David Carpenter was born in 1972 in Poughkeepsie, NY, a city on the Hudson River just north of New York City. He began music lessons on the French horn, for which he wrote his first piece, “The Mourning Dove,” at age 10. He went on to study music at Bates College in Lewiston, ME, where he graduated summa cum laude with his Bachelor of Arts degree in 1994. After private study with composer Herschel Garfein, he pursued graduate work at the Peabody Conservatory, studying with Morris Cotel, and completed his Master of Music degree in 1998. In 2006, he began work on his Doctor of Musical Arts degree as a Presidential Fellow at Temple University in Philadelphia, studying with Maurice Wright. While pursuing his degree, he attended the Aspen Music Festival and School, the Brevard Music Center, and was a fellow at the MacDowell Colony in Peterborough, NH. He completed his D.M.A. in 2011, and has been living in Philadelphia since then.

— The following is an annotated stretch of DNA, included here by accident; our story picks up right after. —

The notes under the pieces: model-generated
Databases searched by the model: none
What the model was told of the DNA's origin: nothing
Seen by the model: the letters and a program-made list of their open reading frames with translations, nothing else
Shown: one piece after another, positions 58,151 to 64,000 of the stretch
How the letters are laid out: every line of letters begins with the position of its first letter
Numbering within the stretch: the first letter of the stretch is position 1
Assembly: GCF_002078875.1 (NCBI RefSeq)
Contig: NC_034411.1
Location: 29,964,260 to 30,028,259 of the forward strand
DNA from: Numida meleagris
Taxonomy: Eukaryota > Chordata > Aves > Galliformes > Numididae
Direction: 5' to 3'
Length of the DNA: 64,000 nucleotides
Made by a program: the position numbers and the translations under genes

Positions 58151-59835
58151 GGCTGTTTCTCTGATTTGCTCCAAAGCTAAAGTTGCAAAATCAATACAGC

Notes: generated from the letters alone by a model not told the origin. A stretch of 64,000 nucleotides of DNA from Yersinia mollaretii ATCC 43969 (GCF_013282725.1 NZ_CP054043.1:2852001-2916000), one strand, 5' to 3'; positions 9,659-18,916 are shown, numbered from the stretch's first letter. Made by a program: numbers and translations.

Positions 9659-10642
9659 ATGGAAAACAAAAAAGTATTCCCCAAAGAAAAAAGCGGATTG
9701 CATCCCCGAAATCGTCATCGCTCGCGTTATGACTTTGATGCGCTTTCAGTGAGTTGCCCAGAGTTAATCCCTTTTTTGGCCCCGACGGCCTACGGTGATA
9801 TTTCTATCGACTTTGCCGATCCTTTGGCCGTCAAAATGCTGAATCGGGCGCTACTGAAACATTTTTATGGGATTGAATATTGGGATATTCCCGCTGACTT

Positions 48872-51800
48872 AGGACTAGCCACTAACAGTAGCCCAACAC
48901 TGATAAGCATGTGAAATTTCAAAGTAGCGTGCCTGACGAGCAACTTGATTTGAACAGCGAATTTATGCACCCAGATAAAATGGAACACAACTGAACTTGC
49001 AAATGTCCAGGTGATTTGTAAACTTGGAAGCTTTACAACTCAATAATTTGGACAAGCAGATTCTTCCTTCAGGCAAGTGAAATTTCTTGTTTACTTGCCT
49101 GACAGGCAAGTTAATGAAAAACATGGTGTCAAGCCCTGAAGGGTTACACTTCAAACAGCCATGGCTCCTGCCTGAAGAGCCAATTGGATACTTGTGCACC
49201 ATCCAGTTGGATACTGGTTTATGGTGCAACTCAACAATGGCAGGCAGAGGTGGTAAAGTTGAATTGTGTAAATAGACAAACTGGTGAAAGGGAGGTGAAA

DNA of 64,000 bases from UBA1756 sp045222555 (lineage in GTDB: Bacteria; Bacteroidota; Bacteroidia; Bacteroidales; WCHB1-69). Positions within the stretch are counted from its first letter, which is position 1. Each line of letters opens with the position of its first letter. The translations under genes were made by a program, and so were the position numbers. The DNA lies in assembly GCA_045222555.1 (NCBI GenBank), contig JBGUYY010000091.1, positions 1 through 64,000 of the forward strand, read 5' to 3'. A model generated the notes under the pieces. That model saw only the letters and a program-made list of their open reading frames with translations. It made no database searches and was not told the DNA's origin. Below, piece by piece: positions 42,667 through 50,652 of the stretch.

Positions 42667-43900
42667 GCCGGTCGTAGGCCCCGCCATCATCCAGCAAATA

Carpenter’s music has been heard throughout the United States, including venues in California, Colorado, Florida, Illinois, and Virginia. Major performances include those of Fredericksburg, premiered by baritone William Stone and the Temple University Concert Choir and Chamber Orchestra, conducted by Alan Harler, as part of the Philadelphia Chamber Music Society’s 2007–08 concert series; Three Myths for Solo Bassoon, premiered by internationally-renowned bassoon virtuoso Pascal Gallois in 2008; and scenes from his opera, The Age of Innocence, based on the novel by Edith Wharton, in New York in 2013. He has also collaborated with the Momenta Quartet, who premiered his String Quartet in 2008, and the Argento Chamber Ensemble, who premiered his Sextet in 2010. In 2014, Carpenter was commissioned by Play on, Philly!, an educational initiative that provides opportunities for personal development to children through the study of music, to write a piece for speaker and orchestra based on the writings of Frederick Douglass. This work, Hallelujahs of the Free, was premiered by the POP Symphony Orchestra and speaker Douglas Mapp in Philadelphia in May 2015. Premieres in 2017 and 2018 included his Sonata performed by pianist Katelyn Bouska in Brno, Czech Republic; and his song cycle, From the Valley of Baca, based on the poems of Emma Lazarus, performed by baritone Lawrence Indik and pianist Charles Abramovic, in Philadelphia. He is currently at work on a piece for orchestra, to be completed in 2019.